Central bankers closely monitor inflation expectations because they’re an important determinant of actual inflation. Treasury inflation-protected securities (TIPS) are commonly used to measure bond market inflation expectations. Unfortunately, they were only introduced in 1997, so historical data are limited. We propose a solution to this problem by using the relationship between TIPS yields and other data with a longer history to construct synthetic TIPS rates going back to 1971.
Using TIPS to Measure Inflation Expectations
The United States, like many other countries, learned the importance of inflation expectations during the 1970s, when employees demanded wage increases to protect themselves against higher inflation, which resulted in businesses passing along increased labor costs in the form of higher prices. Unfortunately, inflation expectations are difficult to measure. One way is to ask people what they expect through surveys. Another is to use inflation-linked bonds.
TIPS are publicly traded government debt securities that compensate investors for the change in consumer prices. So while nominal Treasury holders demand a higher yield to offset expected future inflation, owners of TIPS are willing to accept an initial lower yield. The difference between the nominal yield on ordinary Treasuries and the real yield on TIPS (called the break-even rate) reflects expected inflation.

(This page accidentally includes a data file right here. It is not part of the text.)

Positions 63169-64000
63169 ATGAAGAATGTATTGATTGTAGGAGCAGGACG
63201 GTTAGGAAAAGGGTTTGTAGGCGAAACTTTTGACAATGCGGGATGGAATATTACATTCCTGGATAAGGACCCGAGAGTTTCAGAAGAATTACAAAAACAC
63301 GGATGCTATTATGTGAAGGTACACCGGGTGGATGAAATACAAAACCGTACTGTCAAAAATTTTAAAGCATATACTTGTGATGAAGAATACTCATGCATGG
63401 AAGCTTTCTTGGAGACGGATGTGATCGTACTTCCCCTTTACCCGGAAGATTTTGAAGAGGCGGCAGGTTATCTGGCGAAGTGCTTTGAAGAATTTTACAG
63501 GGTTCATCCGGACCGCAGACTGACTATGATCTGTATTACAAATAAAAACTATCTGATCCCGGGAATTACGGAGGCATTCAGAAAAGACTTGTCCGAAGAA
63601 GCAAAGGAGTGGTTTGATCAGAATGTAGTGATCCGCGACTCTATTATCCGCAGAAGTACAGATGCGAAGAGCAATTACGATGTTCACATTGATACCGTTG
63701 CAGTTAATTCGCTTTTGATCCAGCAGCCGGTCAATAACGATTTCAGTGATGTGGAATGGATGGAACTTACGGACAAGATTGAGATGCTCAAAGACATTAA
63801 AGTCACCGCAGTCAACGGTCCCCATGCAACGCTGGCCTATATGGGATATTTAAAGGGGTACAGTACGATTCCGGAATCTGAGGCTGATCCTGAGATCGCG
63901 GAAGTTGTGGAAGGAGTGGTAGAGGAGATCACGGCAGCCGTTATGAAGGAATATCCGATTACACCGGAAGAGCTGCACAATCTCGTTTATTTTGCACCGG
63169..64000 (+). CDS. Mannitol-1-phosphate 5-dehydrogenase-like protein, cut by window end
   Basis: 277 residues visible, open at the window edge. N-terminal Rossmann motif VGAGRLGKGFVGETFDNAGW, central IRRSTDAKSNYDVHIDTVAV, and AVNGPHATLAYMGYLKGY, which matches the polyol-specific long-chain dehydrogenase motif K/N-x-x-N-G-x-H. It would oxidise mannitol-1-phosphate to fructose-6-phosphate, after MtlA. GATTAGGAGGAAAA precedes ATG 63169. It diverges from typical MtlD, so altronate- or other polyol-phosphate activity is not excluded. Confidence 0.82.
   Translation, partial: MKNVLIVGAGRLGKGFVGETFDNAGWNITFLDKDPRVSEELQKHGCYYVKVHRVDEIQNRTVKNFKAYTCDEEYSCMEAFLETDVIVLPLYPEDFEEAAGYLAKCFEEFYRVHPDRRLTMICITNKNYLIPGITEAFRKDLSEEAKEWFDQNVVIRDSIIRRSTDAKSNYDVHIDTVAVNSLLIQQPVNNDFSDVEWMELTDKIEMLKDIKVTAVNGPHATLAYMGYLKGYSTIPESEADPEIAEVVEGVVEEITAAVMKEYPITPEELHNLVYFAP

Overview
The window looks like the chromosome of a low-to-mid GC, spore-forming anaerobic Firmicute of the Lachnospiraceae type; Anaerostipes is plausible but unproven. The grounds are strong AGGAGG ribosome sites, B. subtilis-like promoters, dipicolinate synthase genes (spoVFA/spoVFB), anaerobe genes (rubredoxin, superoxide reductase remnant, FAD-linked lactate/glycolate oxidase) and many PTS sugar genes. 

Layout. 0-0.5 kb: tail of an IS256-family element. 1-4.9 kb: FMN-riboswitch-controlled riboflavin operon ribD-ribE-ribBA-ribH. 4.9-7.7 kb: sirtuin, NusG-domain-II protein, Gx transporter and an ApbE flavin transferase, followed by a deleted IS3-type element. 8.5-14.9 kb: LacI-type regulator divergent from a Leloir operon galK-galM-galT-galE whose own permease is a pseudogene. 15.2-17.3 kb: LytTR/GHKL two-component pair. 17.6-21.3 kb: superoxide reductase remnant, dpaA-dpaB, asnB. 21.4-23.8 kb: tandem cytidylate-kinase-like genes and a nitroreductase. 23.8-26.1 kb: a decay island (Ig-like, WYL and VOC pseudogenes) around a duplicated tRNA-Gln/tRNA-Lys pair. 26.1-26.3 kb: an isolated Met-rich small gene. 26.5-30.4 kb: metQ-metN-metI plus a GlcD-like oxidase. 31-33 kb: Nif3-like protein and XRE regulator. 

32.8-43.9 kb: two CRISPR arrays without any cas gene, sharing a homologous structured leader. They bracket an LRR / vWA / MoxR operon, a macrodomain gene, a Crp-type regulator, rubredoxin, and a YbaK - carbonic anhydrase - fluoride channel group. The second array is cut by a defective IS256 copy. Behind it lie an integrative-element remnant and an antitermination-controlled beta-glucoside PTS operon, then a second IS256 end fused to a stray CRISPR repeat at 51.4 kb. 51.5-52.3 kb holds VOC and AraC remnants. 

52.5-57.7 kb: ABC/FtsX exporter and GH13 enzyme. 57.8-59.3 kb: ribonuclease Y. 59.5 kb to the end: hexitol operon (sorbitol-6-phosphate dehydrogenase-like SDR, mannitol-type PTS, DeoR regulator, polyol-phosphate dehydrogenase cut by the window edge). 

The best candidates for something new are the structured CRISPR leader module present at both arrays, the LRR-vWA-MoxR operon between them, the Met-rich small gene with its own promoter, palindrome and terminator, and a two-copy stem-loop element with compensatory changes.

However, nominal bondholders also recognize that actual inflation may deviate from the expected rate and, if they’re risk averse, will also want to be compensated for this uncertainty. In addition, investors care about the liquidity of a security because they don’t like to sell at a discount if they need to unload their holdings. While TIPS offer insurance against inflation, they’re also less liquid than nominal Treasuries; as a result, the break-even rate reflects both inflation risk and liquidity premiums in addition to expected inflation.
Nevertheless, the break-even rate is the most commonly used measure of inflation expectations. One reason for this is that bondholders have an incentive to forecast accurately. Another is that break-evens are available in real time. Unfortunately, TIPS aren’t directly useful in helping to understand periods of high inflation, like the 1970s, because they didn’t exist until 1997, and inflation has subsequently been low and relatively stable.
How to Forecast the Past
Fortunately, if we can estimate a relationship between real yields and longer time series and are willing to assume that the relationship is stable over time, then we can use a “backcasting” procedure to construct a TIPS real yields series for earlier time periods. Then we can use historical nominal bond yields to calculate break-even rates. We believe it makes more sense to backcast real yields rather than attempt to estimate historical break-evens directly, because while inflation expectations are unbounded, historical real interest rates are likely closer to levels experienced since 1997.
We select 108 monthly time series dating back to 1971 that are plausibly related to real yields. Nominal yields are at the top of the list because they’re the sum of real yields and inflation expectations. Changes in real yields should thus result in changes in nominal yields....MUCH MORE
Wednesday, August 21, 2013
New York Fed: "Creating a History of U.S. Inflation Expectations"
From the Federal Reserve Bank of New York's Liberty Street Economics blog: